Now more than ever, a comfortable retirement depends on secure, stable investments. Unfortunately, the right stocks for retirement won't just fall into your lap. In this series, I look at 10 measures to show what makes a great retirement-oriented stock.
It doesn't seem like so long ago that when it absolutely, positively had to be there overnight, FedEx
The right stocks for retirees
With decades to go before you need to tap your investments, you can take greater risks, weighing the chance of big losses against the potential for mind-blowing returns. But as retirement approaches, you no longer have the luxury of waiting out a downturn.
Sure, you still want good returns, but you also need to manage your risk and protect yourself against bear markets, which can maul your finances at the worst possible time. The right stocks combine both of these elements in a single investment.
When scrutinizing a stock, retirees should look for:
- Size. Most retirees would rather not take a flyer on unproven businesses. Bigger companies may lack their smaller counterparts' growth potential, but they do offer greater security.
- Consistency. While many investors look for fast-growing companies, conservative investors want to see steady, consistent gains in revenue, free cash flow, and other key metrics. Slow growth won't make headlines, but it will help prevent the kind of ugly surprises that suddenly torpedo a stock's share price.
- Stock stability. Conservative retirement investors prefer investments that move less dramatically than typical stocks, and they particularly want to avoid big losses. These investments will give up some gains during bull markets, but they won't fall as far or as fast during bear markets. Beta measures volatility, but we also want a track record of solid performance as well.
- Valuation. No one can afford to pay too much for a stock, even if its prospects are good. Using normalized earnings multiples helps smooth out one-time effects, giving you a longer-term context.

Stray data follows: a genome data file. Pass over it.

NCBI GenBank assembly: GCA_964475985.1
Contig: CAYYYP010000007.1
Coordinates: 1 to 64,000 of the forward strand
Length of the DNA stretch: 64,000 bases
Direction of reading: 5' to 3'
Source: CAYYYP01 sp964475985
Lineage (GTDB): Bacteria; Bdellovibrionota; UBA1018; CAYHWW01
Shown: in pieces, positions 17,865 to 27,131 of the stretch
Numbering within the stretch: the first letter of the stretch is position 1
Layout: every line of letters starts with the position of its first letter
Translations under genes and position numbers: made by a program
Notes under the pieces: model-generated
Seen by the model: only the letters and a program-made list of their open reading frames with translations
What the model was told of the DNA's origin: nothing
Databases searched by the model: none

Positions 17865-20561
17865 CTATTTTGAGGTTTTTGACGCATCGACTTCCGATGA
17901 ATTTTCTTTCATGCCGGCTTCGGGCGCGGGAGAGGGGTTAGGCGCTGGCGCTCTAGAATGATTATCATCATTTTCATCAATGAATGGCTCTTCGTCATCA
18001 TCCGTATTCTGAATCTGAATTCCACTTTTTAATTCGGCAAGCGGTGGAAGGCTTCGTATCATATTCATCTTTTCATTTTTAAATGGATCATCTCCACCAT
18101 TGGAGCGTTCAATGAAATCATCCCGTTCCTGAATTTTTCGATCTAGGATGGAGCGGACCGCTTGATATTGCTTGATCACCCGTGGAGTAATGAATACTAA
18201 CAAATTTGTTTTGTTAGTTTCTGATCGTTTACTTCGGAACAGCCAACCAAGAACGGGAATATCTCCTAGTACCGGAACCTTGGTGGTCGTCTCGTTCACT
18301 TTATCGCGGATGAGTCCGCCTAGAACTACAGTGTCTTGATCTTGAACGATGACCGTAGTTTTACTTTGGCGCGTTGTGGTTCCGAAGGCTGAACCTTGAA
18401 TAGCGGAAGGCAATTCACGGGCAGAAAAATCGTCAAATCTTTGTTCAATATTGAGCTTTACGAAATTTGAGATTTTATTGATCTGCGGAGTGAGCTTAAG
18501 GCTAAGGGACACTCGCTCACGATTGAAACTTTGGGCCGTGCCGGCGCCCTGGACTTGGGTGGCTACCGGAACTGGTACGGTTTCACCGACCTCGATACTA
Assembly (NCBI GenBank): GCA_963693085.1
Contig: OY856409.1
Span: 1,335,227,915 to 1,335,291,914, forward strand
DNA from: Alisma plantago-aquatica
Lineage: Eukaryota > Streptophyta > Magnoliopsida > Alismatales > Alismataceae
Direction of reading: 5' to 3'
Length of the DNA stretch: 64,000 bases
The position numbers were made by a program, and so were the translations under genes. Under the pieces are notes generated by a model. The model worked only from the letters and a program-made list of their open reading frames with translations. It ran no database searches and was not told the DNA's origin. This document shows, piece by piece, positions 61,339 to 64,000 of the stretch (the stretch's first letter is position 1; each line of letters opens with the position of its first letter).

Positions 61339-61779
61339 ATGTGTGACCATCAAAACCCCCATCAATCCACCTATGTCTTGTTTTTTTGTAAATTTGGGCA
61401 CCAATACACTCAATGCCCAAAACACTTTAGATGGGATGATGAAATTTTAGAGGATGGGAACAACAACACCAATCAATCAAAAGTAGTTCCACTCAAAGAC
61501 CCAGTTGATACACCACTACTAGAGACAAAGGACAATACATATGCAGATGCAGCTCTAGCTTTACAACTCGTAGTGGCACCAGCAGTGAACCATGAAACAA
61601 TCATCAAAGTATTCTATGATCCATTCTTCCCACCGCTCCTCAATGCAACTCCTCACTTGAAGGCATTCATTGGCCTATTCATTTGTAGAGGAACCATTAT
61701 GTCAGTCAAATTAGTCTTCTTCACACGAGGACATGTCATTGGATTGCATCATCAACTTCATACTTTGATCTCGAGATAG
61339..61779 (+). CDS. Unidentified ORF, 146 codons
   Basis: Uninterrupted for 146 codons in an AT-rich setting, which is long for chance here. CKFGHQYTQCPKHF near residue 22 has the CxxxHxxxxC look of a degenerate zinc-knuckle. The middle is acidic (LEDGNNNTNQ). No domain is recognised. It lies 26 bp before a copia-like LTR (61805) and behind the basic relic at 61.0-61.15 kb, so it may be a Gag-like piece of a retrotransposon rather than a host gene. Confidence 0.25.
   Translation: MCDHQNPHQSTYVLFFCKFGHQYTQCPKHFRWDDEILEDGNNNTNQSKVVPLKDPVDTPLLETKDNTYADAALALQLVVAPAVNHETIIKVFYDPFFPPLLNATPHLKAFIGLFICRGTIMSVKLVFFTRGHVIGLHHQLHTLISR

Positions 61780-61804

- Dividends. Most of all, retirees look for stocks that can provide income through dividends. Retirees want healthy payouts now and consistent dividend growth over time -- as long as it doesn't jeopardize the company's financial health.
With those factors in mind, let's take a closer look at FedEx.
What We Want to See
Pass or Fail?
|Size||Market cap > $10 billion||$26.1 billion||Pass|
|Consistency||Revenue growth > 0% in at least four of five past years||4 years||Pass|
|Free cash flow growth > 0% in at least four of past five years||1 year||Fail|
|Stock stability||Beta < 0.9||1.25||Fail|
|Worst loss in past five years no greater than 20%||(27.7%)||Fail|
|Valuation||Normalized P/E < 18||16.45||Pass|
|Dividends||Current yield > 2%||0.6%||Fail|
|5-year dividend growth > 10%||8%||Fail|
|Streak of dividend increases >= 10 years||10 years||Pass|
|Payout ratio < 75%||10%||Pass|
|Total score||5 out of 10|
Source: S&P Capital IQ. Total score = number of passes.
With only five points, FedEx lacks some of the reassuring characteristics that conservative investors prefer to see from their stocks. Despite solid results on the bottom line, the delivery company has had less dependable free cash flow and doesn't pay the dividends that many retirees depend on.
FedEx has refined its delivery business into a highly profitable machine. As fellow Fool Sean Williams observed last month, FedEx beats rival United Parcel Service
In a slow economy, though, FedEx faces other threats. Airlines like Delta Air Lines
But one bright spot may come from the holiday season. Reports indicate that truckers' fuel purchases during the third quarter fell sharply, suggesting fewer shipments via trucking companies like Swift Transportation
The biggest problem for retirees and other conservative investors is FedEx's insignificant dividend. Although proponents argue that its low payout ratio gives FedEx more flexibility to direct capital to where it will benefit shareholders most, a 10-year history of raising dividends annually is a good start to what will hopefully become a more lucrative proposition for investors. Despite the stock's shortcomings, many retirement investors may want to turn to FedEx for the long haul.
Finding exactly the right stock to retire with is a tough task, but it's not impossible. Searching for the best candidates will help improve your investing skills, and teach you how to separate the right stocks from the risky ones.
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Fool contributor Dan Caplinger doesn't own shares of the companies mentioned in this article. The Motley Fool owns shares of FedEx and United Parcel Service. Motley Fool newsletter services have recommended buying shares of FedEx. We Fools may not all hold the same opinions, but we all believe that considering a diverse range of insights makes us better investors. The Fool has a disclosure policy.
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